• Think about ways newspaper database research might help. Maybe a marriage notice somewhere?
It’s strange to think of my grandfather having a sister he never mentioned, at least not to my mother. I know … uh-oh, that word again! All right, I’m reasonably sure that my mother never heard of Anna Kunigunde — I talked at some length with her about family history and there’s nothing in my notes from these conversations (I checked, I checked).
So what else should I be looking at here? Feel free to suggest away, and I promise I’ll talk to myself about it.
It was a dinnertime ritual enacted with gusto whenever my mother’s cousins Alma and Cecelia were in town.
The front door would bang open. My dad would sweep in and declaim:
“Home is the sailor, home from the sea!”
And Alma would reply, from upstairs or down:
“And the hunter home from the hill.”
Cue seven children rolling their eyes. It’s a wonder they didn’t get stuck that way, as my mother was always warning us.
Alma (1897-1981) and Cecelia (“Ceil,” 1898-1980) were Mom’s first cousins, the daughters of my grandfather John Rudroff’s older brother George. Since they were 30 years older than my mom, we gave them the courtesy title “aunt” in a triumph of seniority over genealogical accuracy. Their annual extended visits helped fill the grandparent gap in a family where only Grandpa Rudroff survived into our childhoods.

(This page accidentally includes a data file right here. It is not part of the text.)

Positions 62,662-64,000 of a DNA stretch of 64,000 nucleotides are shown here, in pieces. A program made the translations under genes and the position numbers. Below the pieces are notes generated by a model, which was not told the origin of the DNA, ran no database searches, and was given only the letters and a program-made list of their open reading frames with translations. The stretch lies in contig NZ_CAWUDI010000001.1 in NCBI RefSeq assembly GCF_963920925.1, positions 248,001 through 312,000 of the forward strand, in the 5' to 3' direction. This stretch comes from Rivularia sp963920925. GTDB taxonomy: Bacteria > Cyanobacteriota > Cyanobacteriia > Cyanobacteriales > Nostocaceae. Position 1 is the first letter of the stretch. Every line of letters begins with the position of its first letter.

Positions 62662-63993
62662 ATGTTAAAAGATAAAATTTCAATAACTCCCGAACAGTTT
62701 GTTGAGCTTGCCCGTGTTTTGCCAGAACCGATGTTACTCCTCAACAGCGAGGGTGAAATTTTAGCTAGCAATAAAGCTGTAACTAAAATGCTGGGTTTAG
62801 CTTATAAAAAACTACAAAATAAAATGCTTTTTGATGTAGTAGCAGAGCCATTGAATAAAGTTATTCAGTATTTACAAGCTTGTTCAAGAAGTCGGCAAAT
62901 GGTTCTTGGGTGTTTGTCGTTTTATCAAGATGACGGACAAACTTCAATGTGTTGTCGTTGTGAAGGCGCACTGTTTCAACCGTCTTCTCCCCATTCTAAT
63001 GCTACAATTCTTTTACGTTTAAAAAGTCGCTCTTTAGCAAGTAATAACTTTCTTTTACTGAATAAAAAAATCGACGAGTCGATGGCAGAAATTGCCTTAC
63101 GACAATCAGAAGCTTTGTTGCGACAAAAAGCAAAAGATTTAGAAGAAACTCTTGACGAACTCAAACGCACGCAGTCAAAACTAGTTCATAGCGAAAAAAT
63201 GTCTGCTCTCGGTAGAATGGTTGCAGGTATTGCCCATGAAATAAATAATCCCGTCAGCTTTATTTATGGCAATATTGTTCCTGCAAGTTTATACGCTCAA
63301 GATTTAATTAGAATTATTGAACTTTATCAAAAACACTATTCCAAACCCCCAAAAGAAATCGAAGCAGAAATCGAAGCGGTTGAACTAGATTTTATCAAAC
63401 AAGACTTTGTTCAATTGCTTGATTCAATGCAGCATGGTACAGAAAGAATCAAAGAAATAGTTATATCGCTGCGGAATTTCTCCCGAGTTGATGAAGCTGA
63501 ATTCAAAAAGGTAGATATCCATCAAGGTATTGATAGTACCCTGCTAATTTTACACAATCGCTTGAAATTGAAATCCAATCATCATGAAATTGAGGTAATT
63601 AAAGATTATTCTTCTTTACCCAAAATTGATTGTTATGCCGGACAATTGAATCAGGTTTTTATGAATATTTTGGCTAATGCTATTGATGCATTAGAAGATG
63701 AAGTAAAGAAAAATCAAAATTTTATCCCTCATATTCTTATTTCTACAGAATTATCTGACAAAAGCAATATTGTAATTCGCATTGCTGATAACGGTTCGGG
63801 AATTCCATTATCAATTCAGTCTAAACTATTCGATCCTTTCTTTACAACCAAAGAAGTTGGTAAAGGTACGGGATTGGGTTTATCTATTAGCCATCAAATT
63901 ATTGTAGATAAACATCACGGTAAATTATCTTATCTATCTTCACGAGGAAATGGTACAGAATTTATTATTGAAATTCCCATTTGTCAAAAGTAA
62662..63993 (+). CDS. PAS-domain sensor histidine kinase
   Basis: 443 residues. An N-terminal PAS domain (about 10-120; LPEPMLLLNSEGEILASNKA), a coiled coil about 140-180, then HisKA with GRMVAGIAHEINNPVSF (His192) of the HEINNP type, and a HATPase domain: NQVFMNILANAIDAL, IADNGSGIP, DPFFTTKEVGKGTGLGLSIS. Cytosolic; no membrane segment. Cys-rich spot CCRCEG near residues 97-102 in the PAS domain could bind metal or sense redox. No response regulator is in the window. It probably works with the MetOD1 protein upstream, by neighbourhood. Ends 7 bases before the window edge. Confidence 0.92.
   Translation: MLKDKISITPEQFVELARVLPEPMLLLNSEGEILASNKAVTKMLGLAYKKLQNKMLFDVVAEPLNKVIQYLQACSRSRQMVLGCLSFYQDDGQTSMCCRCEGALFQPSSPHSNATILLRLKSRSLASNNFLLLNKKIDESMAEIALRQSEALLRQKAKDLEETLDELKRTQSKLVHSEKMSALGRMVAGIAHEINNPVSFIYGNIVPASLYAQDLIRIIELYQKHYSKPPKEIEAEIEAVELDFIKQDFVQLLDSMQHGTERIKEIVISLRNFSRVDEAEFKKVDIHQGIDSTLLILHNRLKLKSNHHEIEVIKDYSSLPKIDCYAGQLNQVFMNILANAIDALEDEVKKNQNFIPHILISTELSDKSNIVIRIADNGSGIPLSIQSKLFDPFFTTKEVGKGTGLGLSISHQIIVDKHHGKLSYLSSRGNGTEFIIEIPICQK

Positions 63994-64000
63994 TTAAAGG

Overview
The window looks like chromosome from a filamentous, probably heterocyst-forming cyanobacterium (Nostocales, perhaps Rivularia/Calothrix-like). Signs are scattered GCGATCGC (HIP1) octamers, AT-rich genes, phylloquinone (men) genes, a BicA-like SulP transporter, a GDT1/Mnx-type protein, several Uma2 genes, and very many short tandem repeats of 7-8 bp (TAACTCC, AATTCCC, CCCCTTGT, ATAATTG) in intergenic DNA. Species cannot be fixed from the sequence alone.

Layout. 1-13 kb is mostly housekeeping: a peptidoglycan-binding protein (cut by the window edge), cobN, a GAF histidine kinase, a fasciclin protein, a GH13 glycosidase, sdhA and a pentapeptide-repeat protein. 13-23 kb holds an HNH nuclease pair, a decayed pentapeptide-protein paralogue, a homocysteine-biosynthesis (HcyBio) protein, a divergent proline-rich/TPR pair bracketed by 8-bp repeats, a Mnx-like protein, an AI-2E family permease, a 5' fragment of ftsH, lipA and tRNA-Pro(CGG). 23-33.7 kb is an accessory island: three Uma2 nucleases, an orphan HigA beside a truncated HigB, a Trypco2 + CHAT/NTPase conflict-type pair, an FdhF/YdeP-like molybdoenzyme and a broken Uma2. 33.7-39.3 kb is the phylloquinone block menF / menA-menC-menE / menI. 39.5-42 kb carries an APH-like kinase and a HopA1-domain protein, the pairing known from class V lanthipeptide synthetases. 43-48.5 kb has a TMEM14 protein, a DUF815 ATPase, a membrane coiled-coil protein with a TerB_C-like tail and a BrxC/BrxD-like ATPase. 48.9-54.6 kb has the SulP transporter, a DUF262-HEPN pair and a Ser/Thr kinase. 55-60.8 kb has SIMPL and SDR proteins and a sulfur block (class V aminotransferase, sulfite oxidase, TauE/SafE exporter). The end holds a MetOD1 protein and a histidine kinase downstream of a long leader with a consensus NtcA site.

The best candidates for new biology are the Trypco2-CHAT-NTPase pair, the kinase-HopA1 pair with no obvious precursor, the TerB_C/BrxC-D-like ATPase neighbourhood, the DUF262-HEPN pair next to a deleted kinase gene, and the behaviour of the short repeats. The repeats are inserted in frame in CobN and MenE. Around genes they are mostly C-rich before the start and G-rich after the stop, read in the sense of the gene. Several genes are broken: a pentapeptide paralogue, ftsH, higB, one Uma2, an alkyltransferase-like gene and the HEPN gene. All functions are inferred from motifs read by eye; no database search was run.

Aunt Alma was a demon worker, even when she was supposed to be having a nice relaxing family visit. After she whipped through all the laundry and ironing, she attacked the mending basket, then cooked everybody dinner. She thought my mother could use the break from dealing with the seven of us.
Aunt Ceil’s specialty was straightening out my dad’s bookkeeping. Hard to believe in today’s bloated health-care industry, but my dad, a dentist in solo practice, was truly a one-man band. There was always something for Aunt Ceil to straighten out, clucking in impatience at my dad’s handwriting as she sat at the dining-room table, paperwork piled high.
We loved them both to pieces, although Aunt Alma in particular could be gruff. One morning I happened to be alone with her at breakfast. Having an actual one-on-one with an elder was so novel that I began chattering nervously — and mindlessly.
“Tell me,” Aunt Alma said. “Are you planning on becoming a preacher?”
“Because you talk enough for two.”
It wasn’t a visit without Aunt Alma and my dad proclaiming their trademark lines at day’s end. I didn’t realize for years that they were written by Robert Louis Stevenson, in a poem he intended as an epitaph (inspiring a later poem by A.E. Houseman). Alas, unlike Dad and Aunt Alma, I don’t belong to a generation for whom reciting poetry was typical schoolwork.
Here’s the whole thing, in memory of them both.
Under the wide and starry sky
Dig the grave and let me lie:
Glad did I live and gladly die,
And I laid me down with a will.
This be the verse you grave for me:
Here he lies where he long’d to be;
Home is the sailor, home from the sea,